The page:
Play chess: online and computer chess on real boards in the test

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Regardless of whether you are just learning chess, return to it after a long time or play tournaments as a professional: online chess has changed the image of the sport of thought in recent years. At lichess.org and chess.com you will find tens of thousands of chess friends at any time of the day or night to play a blitz game in five minutes against an equal opponent at the push of a button. And since computers have dominated the royal game, chess engines like Stockfish have been indispensable tools for analyzing games and correcting your own weaknesses.

However, computerization robs chess of its charm. Staring at screens and pushing mice isn’t half as fun as moving real wooden pieces on a real chessboard. Appearance of DGT and Millennium: With the e-Board series and the Supreme Tournament 55, the two manufacturers offer high-quality chess pieces and boards at prices between 280 and almost 900 euros, which can be connected to a computer or smartphone via USB or Bluetooth.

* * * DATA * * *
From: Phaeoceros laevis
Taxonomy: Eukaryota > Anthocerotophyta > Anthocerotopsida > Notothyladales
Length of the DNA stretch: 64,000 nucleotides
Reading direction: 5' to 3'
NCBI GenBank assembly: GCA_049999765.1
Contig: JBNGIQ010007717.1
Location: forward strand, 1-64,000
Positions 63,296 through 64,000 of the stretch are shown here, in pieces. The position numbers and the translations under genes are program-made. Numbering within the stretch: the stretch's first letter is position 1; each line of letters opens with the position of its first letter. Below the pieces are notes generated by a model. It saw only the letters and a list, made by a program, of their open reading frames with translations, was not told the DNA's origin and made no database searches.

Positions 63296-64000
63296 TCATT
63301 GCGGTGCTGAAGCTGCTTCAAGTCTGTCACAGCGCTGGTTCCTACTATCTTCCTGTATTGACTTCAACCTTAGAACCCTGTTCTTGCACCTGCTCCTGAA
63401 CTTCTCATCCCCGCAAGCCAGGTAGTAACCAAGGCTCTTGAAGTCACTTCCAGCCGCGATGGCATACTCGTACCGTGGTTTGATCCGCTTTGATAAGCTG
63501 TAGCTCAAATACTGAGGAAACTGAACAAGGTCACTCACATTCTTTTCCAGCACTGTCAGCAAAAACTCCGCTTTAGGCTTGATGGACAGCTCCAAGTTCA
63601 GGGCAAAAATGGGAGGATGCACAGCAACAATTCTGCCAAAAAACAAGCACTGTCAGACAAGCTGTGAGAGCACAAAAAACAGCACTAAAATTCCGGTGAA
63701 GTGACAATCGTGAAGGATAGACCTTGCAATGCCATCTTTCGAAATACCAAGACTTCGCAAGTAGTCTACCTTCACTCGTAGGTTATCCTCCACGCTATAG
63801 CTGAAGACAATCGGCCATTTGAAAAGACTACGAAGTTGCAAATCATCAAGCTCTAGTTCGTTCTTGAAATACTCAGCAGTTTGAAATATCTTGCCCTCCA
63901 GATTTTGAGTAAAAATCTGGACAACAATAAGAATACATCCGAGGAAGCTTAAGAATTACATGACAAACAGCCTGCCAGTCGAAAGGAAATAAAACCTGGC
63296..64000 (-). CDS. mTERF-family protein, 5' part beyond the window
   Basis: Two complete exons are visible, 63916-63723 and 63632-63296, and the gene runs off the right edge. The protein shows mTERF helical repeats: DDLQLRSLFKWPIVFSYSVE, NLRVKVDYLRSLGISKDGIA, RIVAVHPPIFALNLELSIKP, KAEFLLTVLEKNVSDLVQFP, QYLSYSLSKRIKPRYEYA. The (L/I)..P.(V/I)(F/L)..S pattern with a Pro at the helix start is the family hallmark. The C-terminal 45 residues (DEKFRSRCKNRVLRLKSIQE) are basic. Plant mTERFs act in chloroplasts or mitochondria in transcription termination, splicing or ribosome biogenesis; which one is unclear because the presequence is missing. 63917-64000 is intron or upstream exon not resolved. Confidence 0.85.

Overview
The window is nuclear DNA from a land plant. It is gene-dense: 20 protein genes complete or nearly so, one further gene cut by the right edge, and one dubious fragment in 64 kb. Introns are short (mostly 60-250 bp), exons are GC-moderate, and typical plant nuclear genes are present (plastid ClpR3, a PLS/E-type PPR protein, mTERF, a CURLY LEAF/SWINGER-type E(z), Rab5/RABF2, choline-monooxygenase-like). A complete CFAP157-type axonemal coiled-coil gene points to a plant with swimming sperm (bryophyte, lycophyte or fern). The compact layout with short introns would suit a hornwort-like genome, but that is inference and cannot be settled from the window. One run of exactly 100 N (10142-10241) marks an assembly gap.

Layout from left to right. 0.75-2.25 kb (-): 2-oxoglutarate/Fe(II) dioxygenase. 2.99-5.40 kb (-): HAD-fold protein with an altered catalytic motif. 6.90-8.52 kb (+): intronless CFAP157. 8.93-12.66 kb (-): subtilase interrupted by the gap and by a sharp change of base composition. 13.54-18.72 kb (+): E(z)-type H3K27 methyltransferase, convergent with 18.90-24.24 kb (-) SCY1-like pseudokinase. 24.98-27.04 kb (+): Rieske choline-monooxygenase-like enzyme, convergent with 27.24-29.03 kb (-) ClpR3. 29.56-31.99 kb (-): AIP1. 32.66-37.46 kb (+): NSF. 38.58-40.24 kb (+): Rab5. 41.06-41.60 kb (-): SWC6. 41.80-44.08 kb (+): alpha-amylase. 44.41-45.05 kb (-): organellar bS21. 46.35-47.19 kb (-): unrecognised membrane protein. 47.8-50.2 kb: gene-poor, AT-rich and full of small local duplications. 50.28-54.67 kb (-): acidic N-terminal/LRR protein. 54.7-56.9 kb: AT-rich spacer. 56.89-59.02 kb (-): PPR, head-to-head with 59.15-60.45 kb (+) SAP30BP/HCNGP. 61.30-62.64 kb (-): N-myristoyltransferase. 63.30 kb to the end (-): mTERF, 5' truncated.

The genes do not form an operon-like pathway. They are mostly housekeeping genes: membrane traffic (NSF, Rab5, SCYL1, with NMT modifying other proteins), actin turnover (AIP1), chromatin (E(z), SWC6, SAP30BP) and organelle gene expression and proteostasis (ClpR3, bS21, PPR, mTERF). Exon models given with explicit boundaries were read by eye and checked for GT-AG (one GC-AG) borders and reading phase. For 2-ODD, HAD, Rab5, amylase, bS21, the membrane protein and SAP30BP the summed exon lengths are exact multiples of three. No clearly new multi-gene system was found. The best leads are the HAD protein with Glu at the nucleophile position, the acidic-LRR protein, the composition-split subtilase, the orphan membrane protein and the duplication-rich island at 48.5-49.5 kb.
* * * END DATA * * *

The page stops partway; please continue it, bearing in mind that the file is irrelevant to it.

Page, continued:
Sensors under the board surface recognize the positions of the figures equipped with passive electronic components and transmit them to the computer. Thanks to electrical oscillating circuits (DGT) and an RFID system (Millennium), the figures are individually recognized and can be moved naturally without having to press any fields.

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